Beware of Those Logging Trucks
Jan 22, 2008
The B.C. Forest Safety Council says that January is the most dangerous month for log truck crashes, due to poor weather, darkness, and increased traffic. Anyone venturing onto active logging roads should be extremely vigilant and if you have a VHF radio or scanner, please be sure to monitor the local frequencies.
LOG HAULERS REMINDED TO USE RADIOS FOR SAFETY'S SAKE
HOUSTON - Log haulers in the Houston and Burns Lake areas are reminded to always use their radios to call locations while driving on forest roads so oncoming traffic can get out of the way safely, said Dennis MacKAY, MLA for Bulkley Valley-Stikine.
"We've already experienced the loss of one log hauler this year. I'm asking everyone to do their part so everyone can get home safely at the end of a day - nothing is more important," said MacKAY.
January is statistically the most dangerous month for log truck crashes, due in part to increased traffic, winter driving conditions and darkness. Forestry TruckSafe reports that from January to March 2005, more than half of all crashes occurred in January.
"We are into the busiest time of year for log haulers in the north, with lots of trucks on the road," said MaryAnne Arcand, director of the B.C. Forest Safety Council's Forestry Trucksafe program. "No matter how early in the morning or late at night, there are other people on the road so you must use your radios."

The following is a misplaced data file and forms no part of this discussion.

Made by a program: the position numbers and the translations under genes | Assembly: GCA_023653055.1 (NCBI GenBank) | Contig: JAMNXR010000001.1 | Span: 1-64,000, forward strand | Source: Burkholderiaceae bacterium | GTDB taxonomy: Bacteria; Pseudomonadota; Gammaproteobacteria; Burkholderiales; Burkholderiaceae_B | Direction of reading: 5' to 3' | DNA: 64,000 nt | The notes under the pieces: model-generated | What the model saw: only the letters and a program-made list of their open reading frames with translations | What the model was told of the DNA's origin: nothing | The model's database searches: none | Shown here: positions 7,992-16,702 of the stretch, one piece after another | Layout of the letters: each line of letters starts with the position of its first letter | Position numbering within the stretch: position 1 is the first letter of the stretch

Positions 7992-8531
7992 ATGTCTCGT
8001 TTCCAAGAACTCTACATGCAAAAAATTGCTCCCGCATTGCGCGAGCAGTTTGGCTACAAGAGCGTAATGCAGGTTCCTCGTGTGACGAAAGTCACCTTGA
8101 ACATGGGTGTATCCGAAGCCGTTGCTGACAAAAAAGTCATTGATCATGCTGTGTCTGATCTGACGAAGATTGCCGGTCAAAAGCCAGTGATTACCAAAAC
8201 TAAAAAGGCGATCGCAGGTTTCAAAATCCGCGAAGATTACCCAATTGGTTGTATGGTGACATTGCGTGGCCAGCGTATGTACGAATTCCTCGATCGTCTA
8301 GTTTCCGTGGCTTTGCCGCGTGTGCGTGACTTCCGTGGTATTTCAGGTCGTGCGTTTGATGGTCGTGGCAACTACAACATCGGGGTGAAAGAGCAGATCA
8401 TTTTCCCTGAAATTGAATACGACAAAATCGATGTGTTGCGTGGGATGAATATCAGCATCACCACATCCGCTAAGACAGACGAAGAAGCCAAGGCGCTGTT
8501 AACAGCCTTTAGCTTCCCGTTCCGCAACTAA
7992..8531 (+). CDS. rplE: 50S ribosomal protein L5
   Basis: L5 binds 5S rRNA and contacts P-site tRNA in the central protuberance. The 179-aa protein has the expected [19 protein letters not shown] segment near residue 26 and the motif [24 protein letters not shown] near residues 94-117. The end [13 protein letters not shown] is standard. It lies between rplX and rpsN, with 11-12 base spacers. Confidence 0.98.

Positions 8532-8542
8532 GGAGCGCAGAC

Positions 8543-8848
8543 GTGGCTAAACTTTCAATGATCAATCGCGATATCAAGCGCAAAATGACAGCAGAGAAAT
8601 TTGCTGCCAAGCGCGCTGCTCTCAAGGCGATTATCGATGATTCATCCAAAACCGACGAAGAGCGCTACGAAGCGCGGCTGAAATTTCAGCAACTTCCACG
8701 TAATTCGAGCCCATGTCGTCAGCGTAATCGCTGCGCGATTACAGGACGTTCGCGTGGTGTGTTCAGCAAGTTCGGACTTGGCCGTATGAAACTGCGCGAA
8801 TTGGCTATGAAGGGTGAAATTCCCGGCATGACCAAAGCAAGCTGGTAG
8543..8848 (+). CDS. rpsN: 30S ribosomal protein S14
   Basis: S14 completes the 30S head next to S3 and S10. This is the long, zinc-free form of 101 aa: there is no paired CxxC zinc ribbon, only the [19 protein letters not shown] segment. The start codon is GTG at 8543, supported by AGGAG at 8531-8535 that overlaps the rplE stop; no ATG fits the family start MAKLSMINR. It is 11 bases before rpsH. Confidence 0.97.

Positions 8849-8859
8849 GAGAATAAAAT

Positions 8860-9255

Although most truckers do use their radios, the Ministry of Forests and Range is aware of three instances where drivers of loaded logging trucks did not use their radios to call their locations. This forced drivers of other vehicles to take to the ditches to avoid collision, instead of waiting safely in a turn-out. In one of these cases, it is believed the driver didn't have a radio installed in the truck, contrary to standard practice on the road.
The public can also help keep log haulers safe by giving trucks plenty of room to stop and turn. Due to their size and weight, trucks can't manoeuvre like personal vehicles. A loaded truck needs about 90 metres (300 feet or the length of a football field) to stop on dry roads. In winter conditions, stopping distances can be double that. Likewise, drivers are advised not to follow trucks too closely - the truckers can't see vehicles close behind them, and will kick up snow and mud, reducing visibility for following vehicles.
The Nadina Forest District and Babine Timber Sales are working to help improve safety for forest workers in co-operation with forest licensees, the BC Forest Safety Council and other agencies. These activities include regular discussions with forest operators, and compliance and enforcement efforts including random road checks and speed checks.
For more information about trucker safety and to the latest safety alerts, see Forestry TruckSafe online at: [www.bcforestsafe.org].
A guide for the public, entitled "Forest Roads: Guide for Safe Travel," is available online at [www.for.gov.bc.ca/hth/engineering/documents/brochures/Guide-for-Safe-Travel.pdf].
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